Four or five times along its road to moth- or butterfly-hood, a caterpillar molts to make room for a larger exoskeleton. How does the bug know when the moment has arrived? A stressed respiratory system seems to be the cue, according to a study published this week in the Proceedings of the National Academy of Sciences. Researchers measured tracheal tube sizes in tobacco hornworm caterpillars (Manduca sexta ) throughout their development and found that, while the rest of the organisms' bodies grow between molts, the tubes do not. So, at some point in each stage the caterpillar's body becomes too big for its respiratory system, the bug starts suffocating, and the resultant low oxygen levels spur exoskeleton shedding. After repeating the process a few times, the larvae eventually reach metamorphosis.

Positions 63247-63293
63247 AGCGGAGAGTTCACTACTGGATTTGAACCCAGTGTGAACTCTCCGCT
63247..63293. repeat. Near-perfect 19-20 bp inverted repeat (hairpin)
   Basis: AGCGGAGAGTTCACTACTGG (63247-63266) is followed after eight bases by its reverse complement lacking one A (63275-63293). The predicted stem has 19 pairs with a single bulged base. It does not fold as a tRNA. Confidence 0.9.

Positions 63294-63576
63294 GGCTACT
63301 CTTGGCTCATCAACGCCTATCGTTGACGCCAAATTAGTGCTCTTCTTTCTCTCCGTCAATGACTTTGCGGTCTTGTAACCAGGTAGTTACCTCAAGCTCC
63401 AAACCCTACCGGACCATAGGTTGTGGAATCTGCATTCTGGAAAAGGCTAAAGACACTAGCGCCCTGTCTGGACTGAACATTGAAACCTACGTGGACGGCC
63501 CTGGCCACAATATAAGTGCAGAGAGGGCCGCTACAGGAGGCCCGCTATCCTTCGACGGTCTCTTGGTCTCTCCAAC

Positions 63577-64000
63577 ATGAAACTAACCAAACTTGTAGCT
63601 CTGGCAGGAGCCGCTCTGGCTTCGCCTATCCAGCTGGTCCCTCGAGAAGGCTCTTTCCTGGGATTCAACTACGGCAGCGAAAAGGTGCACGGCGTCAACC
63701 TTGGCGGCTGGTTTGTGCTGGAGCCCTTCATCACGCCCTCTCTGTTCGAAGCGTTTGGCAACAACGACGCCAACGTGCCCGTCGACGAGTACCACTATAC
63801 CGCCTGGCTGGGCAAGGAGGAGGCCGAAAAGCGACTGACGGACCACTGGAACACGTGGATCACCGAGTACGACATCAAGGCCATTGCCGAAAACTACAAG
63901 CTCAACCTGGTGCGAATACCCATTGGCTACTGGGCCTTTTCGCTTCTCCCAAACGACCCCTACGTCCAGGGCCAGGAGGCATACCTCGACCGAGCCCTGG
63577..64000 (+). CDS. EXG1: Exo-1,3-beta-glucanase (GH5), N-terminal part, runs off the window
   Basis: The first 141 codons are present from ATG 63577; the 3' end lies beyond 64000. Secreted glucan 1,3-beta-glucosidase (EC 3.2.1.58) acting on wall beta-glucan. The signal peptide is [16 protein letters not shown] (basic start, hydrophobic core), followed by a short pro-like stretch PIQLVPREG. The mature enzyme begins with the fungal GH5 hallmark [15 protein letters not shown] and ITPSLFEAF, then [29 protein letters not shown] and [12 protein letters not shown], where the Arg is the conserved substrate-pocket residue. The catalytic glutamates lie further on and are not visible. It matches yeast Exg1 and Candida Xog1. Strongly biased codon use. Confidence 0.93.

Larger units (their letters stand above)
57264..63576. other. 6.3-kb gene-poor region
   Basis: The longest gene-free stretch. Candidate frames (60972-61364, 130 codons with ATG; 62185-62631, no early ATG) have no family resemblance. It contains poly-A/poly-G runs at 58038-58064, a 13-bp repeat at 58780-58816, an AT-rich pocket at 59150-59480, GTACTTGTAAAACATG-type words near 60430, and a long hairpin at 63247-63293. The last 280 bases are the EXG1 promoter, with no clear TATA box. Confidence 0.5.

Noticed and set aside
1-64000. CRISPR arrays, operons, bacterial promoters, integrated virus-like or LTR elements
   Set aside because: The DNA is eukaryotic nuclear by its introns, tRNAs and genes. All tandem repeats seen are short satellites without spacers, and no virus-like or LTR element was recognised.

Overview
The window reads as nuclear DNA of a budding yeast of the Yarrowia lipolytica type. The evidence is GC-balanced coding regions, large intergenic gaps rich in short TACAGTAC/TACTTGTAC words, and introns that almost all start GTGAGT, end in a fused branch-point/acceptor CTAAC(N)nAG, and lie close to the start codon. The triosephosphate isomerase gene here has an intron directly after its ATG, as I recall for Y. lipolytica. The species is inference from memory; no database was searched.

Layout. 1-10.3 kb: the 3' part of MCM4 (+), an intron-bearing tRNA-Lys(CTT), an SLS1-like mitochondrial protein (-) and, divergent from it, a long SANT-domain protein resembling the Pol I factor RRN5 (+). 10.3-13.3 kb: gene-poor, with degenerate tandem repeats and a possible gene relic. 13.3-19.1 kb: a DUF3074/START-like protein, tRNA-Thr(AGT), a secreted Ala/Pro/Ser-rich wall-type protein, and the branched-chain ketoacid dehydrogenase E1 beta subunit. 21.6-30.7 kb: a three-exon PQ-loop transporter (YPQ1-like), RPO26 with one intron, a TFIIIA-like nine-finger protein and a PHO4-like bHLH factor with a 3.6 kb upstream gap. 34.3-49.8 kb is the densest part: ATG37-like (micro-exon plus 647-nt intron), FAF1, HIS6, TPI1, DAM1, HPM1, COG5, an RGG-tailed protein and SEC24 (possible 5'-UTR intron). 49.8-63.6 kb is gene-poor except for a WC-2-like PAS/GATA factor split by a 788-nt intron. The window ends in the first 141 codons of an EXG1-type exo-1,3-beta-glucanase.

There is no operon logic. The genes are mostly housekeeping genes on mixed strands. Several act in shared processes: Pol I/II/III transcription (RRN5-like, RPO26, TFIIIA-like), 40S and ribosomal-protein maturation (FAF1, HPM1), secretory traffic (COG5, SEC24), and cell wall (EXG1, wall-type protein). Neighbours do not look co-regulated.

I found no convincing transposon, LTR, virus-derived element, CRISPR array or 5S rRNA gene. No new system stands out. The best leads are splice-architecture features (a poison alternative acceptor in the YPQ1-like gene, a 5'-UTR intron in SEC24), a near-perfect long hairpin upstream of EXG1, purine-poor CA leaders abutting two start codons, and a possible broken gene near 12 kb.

See more ScienceShots.